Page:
OECD’s Beps report likely to drive corporation tax rates down

High Irish tax rates seen as impediment to persuading key executives to locate here

The Organisation of Economic Cooperation and Development (OECD) logo is seen at the company’s headquarters in Paris, France, on Friday, May 28, 2010. Slovenia, along with Israel and Estonia, are joining the Paris-based organization of 31 of the world’s most developed economies. Photographer: Antoine Antoniol/Bloomberg

The Organisation of Economic Cooperation and Development (OECD) logo is seen at the company’s headquarters in Paris, France, on Friday, May 28, 2010. Slovenia, along with Israel and Estonia, are joining the Paris-based organization of 31 of the world’s most developed economies. Photographer: Antoine Antoniol/Bloomberg

 

An increasing number of smaller economies are likely to lower their corporation tax rates as a result of the ongoing global reform of multinational taxation, according to two senior Irish tax experts.

The development is just one of a number that Irish policymakers will have to watch closely as the OECD’s Base-erosion and profit-shifting (Beps) process begins to move from its planning to its implementation stage, according to Deloitte’s vice-chairman, Padraig Cronin, and its head of tax, Lorraine Griffin.

Already it is known that Luxembourg is discussing a very significant reduction in its corporation tax rate, they said.

On Monday the final report from the two-year Beps project is due to be published by the Paris-based OECD. The package will contain a number of measures that have been agreed by OECD and G20 member states at a technical level, and which are likely to be given political approval by the G20 heads of state later this year. Other measures are being left to be introduced on an “à la carte” basis.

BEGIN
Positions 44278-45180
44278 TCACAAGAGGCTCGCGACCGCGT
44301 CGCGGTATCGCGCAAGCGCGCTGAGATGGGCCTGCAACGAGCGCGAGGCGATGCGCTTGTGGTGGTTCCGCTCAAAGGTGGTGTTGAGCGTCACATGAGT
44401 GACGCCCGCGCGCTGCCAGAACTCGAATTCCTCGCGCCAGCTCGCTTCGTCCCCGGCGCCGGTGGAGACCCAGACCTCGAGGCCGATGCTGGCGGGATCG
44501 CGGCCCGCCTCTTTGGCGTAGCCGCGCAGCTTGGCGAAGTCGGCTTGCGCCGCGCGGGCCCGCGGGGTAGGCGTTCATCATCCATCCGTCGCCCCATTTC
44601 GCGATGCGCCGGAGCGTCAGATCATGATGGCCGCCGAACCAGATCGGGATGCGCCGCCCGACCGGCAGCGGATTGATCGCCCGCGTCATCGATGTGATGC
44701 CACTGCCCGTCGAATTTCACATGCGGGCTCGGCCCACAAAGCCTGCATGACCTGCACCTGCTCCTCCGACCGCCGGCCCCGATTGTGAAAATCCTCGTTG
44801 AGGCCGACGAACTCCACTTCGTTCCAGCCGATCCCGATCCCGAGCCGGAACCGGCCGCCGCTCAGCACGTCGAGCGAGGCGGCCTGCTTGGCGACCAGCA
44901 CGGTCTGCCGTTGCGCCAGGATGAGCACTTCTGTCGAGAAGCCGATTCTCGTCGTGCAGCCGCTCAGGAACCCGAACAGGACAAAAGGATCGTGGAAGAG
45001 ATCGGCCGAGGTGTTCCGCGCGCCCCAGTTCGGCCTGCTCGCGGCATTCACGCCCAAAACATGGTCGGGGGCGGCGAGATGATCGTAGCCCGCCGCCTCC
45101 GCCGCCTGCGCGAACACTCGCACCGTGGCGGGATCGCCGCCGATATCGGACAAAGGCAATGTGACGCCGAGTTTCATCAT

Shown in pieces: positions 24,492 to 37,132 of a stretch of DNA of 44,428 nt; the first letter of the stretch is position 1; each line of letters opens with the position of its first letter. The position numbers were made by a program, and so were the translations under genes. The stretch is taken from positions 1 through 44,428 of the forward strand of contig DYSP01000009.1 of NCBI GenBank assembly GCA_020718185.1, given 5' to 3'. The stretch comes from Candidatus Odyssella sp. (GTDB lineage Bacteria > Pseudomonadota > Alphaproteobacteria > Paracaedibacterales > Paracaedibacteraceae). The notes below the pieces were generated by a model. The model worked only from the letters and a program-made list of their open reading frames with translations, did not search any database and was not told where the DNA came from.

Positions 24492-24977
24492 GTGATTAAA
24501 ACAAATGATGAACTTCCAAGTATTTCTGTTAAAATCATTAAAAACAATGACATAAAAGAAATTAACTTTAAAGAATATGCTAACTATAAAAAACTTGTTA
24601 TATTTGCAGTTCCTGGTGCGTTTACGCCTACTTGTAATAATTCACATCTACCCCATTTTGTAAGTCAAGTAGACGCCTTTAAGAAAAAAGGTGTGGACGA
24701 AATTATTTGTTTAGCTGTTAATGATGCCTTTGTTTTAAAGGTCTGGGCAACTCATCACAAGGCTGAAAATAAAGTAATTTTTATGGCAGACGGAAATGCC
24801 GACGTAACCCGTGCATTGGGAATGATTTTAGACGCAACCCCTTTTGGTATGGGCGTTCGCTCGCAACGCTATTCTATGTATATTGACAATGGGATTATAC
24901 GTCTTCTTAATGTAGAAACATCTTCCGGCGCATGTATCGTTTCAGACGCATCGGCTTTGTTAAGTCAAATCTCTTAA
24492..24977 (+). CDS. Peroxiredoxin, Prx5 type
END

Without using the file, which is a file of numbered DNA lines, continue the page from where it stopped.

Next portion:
Proposals in relation to a multilateral tax treaty aimed at introducing a new, coherent network of international tax treaties are understood to have been delayed due to resistance in the US Senate.

However, the Beps process has already changed the context for multinational tax planning with the shift away from “brass plate”, legally-driven global tax structures, involving locations such as Bermuda and the Cayman Islands, towards a system that seeks to better align business substance with taxable profits, according to the tax experts.

But this too creates challenges for Ireland’s policies on foreign direct investment, as Ireland’s relatively high marginal income tax rates serve as a disincentive to luring top executives and key technical talent to work and live here, the tax experts said. Where such people live and work is likely to become more important to the calculation as to where a company’s “substance” resides.

Mr Cronin said the Beps plan includes measures that will create a closer relationship between where research and development occurs and where a company’s profits should be taxed, something which could favour larger economies.

Ms Griffin said that, due to the Beps process, there is a high level of uncertainty, something that business does not like and which makes corporations less likely to restructure their global operations. In such a context, Ireland’s 12.5 per cent corporation tax rate does give multinationals some certainty.

Conor O’Brien of KPMG said the Beps process is the most significant development ever in the history of international tax rules, with the OECD becoming involved to a level that has never occurred before. The process is necessary to prevent countries taking unilateral measures at a time when governments are under pressure to make multinationals pay more tax.

“I think Ireland can be reasonably happy with [the Beps proposals]. The alternative might have been global tax chaos.” The proposals could lead to a “potential win” for Ireland, he said..

Mr O’Brien said the move towards shutting down “brass plate” type operations on offshore islands should be good for Ireland, as such entities might decide that Ireland is a good location to move to.

“Most multinationals here have substance in Ireland but the issue makes it more important than ever to get key decision-makers to move here. However, our personal tax regime is not so attractive.”

If there are high tax, low tax and no tax locations in the world, and the no tax ones are being closed to multinationals for tax purposes, they are more likely to move to low tax locations such as Ireland, he said.

However while Monday’s final Beps report is a very important milestone, it is also part of a process on which there is still a lot of work to be done, he said.